“For you to be home this early, yes.”

Jim sighed.

“My car got a flat and I left the spare in the garage. Will you take me to it?”

Dad nodded his head.

“Where is it?”

“Lake Tiorati,” Jim said as if were around the block.

I smiled and bit my lip. Everyone else stared at him.

“What were you doing there?”

“We were driving around and we got a flat.”

Dad pointed at Jim and me.

“You two need your heads examined.  You’re going to be the death of me yet.”

Dad, Jim and Nanny (Dad’s mom and our grandmother) got in Dad’s car and drove to Bear Mountain State Park about an hour from our house. They drove around in the dark.

“It’s over there, I think,” Jim would say.

Dad drove where Jim indicated.  No car. After 45 minutes Dad fed up with the entire situation told Jim he was turning around and going home. He’d report the car missing and let the state troopers and park rangers find it.

“I’ll turn around over there.”

As he pulled toward the side of the road to turn, the car’s headlights illuminated a white car not far from them.

“There it is,” Jim shouted.

Nothing was inconvenient for Dad.

Dad pride during our teen years was our Boy Scout troop; Troop 254 from Valley Stream, NY, known throughout Nassau County as “The Renegades.” Through the mid 60’s to the early 70’s Dad had the largest scout troop in the county. Dad prided himself on the amount of boys 15 years old and up in the organization. Many times other scoutmasters asked him how he succeeded in keeping older boys when they couldn’t.

“I don’t believe in having the older boys do the same things as they younger ones. As they get older they must have more responsibility and more privileges.”

The senior patrol, made up of the older scouts who ran the meetings and camping trips, earned campaign hats to distinguish them from the younger scouts. These hats were not Boy Scout issue khaki campaign hats. These were the U.S. Army drill instructor hats made of hard felt and were of deep olive-green. The older boys took a special pride in wearing the hats.

The senior patrol got their own tent, was able to bring folding tables and chairs on certain trips, got their own Coleman stoves and lanterns and  allowed to stay up late to talk or play cards. Most went to college only to return to visit Dad during their vacations. Many brought Dad beer mugs from the places they visited. Dad always took special pride in this collection and seeing his boys.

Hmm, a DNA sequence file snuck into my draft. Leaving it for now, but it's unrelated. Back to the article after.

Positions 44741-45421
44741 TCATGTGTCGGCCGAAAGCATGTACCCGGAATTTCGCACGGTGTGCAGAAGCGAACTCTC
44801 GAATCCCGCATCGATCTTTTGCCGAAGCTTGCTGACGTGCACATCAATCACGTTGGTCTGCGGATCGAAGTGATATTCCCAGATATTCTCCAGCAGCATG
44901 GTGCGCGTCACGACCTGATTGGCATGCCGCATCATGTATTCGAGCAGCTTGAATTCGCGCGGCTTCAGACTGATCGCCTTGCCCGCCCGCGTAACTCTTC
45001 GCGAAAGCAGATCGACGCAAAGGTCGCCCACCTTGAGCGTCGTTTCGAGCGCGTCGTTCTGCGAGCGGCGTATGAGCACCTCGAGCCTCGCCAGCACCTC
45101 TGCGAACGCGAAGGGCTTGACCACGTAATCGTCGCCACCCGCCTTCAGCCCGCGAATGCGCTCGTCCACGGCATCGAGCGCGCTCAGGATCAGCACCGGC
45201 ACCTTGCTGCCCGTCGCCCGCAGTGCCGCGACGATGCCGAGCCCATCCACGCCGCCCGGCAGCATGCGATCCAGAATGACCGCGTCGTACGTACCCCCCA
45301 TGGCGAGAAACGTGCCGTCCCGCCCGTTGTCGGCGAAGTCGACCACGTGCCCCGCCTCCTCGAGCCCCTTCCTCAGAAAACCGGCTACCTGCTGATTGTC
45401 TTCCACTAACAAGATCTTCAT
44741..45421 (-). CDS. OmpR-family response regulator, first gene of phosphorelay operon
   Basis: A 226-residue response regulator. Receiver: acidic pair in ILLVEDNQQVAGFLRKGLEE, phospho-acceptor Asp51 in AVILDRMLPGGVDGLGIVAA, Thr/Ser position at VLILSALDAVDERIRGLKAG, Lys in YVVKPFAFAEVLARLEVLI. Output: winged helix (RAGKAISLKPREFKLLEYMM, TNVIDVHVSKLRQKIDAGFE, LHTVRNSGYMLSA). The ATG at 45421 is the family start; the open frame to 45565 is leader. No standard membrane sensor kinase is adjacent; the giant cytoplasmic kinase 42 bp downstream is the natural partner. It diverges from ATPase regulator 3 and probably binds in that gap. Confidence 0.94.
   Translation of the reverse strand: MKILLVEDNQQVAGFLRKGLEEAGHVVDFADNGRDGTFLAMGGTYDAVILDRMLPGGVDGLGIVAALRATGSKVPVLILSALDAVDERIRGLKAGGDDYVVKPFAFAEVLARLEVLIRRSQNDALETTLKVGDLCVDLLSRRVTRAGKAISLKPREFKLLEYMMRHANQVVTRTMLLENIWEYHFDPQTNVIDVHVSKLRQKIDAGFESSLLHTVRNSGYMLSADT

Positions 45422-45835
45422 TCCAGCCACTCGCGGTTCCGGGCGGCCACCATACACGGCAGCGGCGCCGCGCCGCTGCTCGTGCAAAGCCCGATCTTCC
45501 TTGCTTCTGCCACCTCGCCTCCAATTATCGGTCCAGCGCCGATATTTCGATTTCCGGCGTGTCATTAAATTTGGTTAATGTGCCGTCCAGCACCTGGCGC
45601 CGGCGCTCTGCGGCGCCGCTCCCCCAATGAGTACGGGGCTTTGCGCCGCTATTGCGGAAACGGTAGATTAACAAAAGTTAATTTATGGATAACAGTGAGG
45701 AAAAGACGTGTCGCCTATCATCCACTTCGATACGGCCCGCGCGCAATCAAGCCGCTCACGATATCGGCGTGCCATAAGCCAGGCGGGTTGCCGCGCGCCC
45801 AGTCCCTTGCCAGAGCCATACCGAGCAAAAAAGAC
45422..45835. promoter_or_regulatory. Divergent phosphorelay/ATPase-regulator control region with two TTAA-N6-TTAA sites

Dad was a Grand Knight in the Knights of Columbus, the Catholic religious organization. He became active after retiring from scouting. He organized trips almost monthly trips to Atlantic City. He began Super Bowl Sunday at the club, bringing a projection TV and arranging the catering in the mid 70’s. He kept the books at there and tended bar.

Dad loved his grandchildren. Whenever I spoke to him, he’d tell me stories about them. He looked forward to the holidays when everyone gathered at either my sisters or brother’s house. He’d watch and laugh at each one. My regret is he never got to meet his youngest grandchildren, my son Andrew and my daughter Jacqueline. He’d get a kick out of them, too.

When Dad passed away 20 years ago I was touched by the distances some of my friends came to pay their respects. Dad’s scouts signed a Troop 254 neckerchief and placed it in the casket with him. His friends from the Knights of Columbus placed a pair of dice with him since Dad used to play craps when he went to a casino.

We could barely move in the viewing at Dad’s wake because of everyone who came particularly the ones I grew up with.

Oddly I find myself dispensing the same advice to my children as he told me.

“Find something you enjoy doing because chances are you’ll be doing it the rest of your life.”

“Stay in school and enjoy it. Once it’s finished you have to go to work.”

Those are two gems I’ve passed on to my son Andrew and my daughter Jackie. I don’t know if they’ll follow it but they’ll realize their grandfather was right. I do. I miss him.